I like the way the pinakbet is cooked in Honolulu, the delicacy complete, always complete, with the ingredients and the trimmings—and sometimes more: okra, the Ilokano eggplants, the Ilocano ampalaya, the lima beans, the horse radish, the peeled malunggay fruit, the string beans, the tomatoes, the ginger, the Ilocano garlic, the fish sauce, and the bagnet. This is one delicacy that has come from a mixture of the many races and continents the Ilocano owes his dish: from Africa to South America, from Europe to Asia. Name the continents and they are all there.

For an exile like me, these are reminders of home.

These are acts of homing, the wandering soul's search for a refuge, a quick one, a fast relief from it all, this sickness we call exile, this need to go away in order to dream of going back where we come from, this dream of returning, whole and entire, without the bruises, without the scars, without the wounds, but completely healed.

These are reminders as well of how much more effort and time an exile would have to invest on in order to get back to the delight these reminders bring.

They give healing to the broken heart, broken by exile itself.

They salve the soul hungering for that was—the familiar that gave some sense of security.

I have before me a pinakbet now, cooked by a sister.

She had kept the garlic leaves frozen for months, harvested from a father-in-law's rented garden in Honolulu late in the year and since I arrived many months after from my base in Los Angeles, the leaves had to be subjected to a tortuous defrozing.

The leaves, leafy green and fibrous, add some flavor and taste to the pinakbet we had known since time immemorial, the one aroma we have kept in the mind, always remembering its elements, and that healthy mixture of ginger, garlic cloves, tomatoes, fish sauce, and broiled mudfish.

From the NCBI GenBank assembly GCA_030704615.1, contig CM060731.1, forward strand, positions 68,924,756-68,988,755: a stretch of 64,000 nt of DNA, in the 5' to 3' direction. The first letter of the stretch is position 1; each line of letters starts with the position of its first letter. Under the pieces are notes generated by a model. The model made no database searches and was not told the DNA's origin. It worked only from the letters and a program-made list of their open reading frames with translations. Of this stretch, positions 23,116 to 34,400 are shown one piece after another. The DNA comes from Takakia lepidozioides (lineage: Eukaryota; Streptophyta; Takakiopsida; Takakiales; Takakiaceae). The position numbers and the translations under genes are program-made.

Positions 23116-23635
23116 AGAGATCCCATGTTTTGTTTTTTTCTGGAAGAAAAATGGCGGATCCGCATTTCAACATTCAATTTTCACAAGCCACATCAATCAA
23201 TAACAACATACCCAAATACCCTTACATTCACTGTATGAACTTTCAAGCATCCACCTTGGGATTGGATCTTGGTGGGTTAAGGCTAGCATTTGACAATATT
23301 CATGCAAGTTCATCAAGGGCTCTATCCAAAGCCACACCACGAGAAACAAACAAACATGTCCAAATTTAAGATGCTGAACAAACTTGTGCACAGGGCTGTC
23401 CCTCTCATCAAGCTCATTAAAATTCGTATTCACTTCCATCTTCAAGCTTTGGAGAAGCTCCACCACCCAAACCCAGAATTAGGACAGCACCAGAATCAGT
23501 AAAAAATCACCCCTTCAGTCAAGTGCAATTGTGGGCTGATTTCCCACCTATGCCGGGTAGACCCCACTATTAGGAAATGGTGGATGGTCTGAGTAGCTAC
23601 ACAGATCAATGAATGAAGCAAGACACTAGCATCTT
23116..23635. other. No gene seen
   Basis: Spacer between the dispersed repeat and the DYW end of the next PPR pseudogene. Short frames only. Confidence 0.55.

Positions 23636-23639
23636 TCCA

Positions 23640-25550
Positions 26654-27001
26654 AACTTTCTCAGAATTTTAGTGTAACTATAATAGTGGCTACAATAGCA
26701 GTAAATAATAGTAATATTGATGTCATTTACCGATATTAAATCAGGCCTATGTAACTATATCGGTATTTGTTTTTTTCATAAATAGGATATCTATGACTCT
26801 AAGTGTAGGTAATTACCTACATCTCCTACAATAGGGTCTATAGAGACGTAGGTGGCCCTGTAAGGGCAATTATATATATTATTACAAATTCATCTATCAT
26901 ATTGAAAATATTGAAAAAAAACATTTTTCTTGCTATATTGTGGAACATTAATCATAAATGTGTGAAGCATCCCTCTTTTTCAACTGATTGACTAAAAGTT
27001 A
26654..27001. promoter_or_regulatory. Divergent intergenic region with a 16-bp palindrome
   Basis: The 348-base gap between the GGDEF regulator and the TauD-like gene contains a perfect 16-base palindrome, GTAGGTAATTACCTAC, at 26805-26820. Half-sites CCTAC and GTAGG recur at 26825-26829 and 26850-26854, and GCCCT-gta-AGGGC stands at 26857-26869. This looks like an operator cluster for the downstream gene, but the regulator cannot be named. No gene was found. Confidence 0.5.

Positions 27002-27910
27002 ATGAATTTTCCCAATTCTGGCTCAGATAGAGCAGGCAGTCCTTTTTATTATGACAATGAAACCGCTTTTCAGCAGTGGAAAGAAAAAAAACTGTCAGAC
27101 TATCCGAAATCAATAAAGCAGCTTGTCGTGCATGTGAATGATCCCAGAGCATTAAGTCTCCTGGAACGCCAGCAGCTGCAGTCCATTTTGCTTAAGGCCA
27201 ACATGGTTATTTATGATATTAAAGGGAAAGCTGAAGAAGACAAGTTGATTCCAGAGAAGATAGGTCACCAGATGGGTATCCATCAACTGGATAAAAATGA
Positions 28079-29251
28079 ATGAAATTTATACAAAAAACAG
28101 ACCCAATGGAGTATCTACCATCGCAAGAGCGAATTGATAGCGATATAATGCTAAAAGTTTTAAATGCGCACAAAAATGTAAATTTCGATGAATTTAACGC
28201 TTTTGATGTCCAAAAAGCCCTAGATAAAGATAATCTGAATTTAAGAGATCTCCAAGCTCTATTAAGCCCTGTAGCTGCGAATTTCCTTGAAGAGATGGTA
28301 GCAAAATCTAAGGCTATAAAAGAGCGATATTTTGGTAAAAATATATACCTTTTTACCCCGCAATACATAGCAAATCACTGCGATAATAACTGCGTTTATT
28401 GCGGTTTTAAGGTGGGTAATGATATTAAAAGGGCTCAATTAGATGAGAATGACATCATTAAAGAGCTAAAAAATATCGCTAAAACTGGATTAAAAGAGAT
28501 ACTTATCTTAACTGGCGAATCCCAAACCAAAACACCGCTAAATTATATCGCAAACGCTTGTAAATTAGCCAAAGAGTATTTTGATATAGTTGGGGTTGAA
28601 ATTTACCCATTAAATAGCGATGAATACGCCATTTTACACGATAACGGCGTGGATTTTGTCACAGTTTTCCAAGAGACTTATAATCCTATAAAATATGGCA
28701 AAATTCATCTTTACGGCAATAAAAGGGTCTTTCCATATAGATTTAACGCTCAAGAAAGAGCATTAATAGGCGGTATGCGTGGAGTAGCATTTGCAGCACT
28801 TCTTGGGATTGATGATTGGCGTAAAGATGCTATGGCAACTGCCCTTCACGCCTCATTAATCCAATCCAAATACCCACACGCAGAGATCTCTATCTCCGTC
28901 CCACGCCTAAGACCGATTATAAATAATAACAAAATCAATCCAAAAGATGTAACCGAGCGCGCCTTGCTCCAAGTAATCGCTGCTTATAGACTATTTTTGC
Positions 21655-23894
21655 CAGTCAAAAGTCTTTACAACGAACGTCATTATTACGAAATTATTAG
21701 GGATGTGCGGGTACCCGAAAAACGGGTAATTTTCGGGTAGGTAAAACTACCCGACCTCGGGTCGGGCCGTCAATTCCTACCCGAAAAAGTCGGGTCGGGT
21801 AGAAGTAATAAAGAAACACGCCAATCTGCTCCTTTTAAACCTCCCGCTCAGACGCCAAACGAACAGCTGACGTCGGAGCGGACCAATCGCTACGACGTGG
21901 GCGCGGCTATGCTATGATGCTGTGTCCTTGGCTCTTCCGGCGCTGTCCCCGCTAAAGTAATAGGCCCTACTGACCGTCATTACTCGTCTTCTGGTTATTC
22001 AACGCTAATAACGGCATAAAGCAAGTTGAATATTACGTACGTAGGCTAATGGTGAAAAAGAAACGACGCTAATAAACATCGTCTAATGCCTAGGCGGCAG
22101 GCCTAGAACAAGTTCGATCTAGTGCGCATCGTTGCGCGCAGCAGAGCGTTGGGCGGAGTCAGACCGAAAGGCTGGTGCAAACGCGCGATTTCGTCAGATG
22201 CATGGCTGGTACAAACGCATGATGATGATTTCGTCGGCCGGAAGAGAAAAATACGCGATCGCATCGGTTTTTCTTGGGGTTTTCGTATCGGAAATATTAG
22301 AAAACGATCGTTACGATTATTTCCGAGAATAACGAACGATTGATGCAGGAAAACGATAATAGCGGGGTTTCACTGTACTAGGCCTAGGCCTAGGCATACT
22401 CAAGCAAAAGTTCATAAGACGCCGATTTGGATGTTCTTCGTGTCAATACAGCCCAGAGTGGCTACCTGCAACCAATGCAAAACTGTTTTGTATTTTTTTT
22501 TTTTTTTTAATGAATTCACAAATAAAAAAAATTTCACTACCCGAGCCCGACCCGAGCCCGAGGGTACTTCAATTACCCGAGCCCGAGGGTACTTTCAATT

I sit down on my sister’s table, my back to the fruit trees in the yard. In front of me is a random Japanese garden of the kind Japanese neighbor. The garden is aglow, bathed by the morning sun.

So how is life in Los Angeles, manong? my sister asks me

Not much yet. But I hope and pray I will be able to hit it right, find something, I tell her.

I know that you have not eaten pinakbet for a long time. So I have prepared this. Just for you, she says, pushing the bowl of pinakbet closer to me.

Wait, I tell her. I would like to simply look at it, smell it, take in all the aroma, and remember this scene forever.

The pinakbet heals, di ngamin?

Perfectly said, I tell her. My soul food.

Then eat, she says, serving me ladleful.

I take care of myself, I tell her. I will not forgive myself if I miss this opportunity.

Ok, she says. Do you want the crisp rice? I had cooked the rice on the kaldero.

Yes, I want it. I want to remember the good old days. Kayatko a maramanan ti ittip. Manen ken manen.

Start eating. You are not eating, she reminds me.

Can we do away with the kubiertos? I cannot eat pinakbet with the spoons and the forks. Just leave the serving spoon.

Let us eat with our bare hands then.

I like to touch the pinakbet, smell its aroma, and chew it slowly. I like to feel the soupy tenderness of this food, its promise of fullness, its capacity to heal our broken spirits, our bloody memory of a bloodstained land.

You are right, she tells me.

We do away with the spoons and forks.

In an instant, we are transported to the Ilocos, to our childhood, to a past that is as present as now, to a future that is part of our living memory as a family, as a people, as a nation.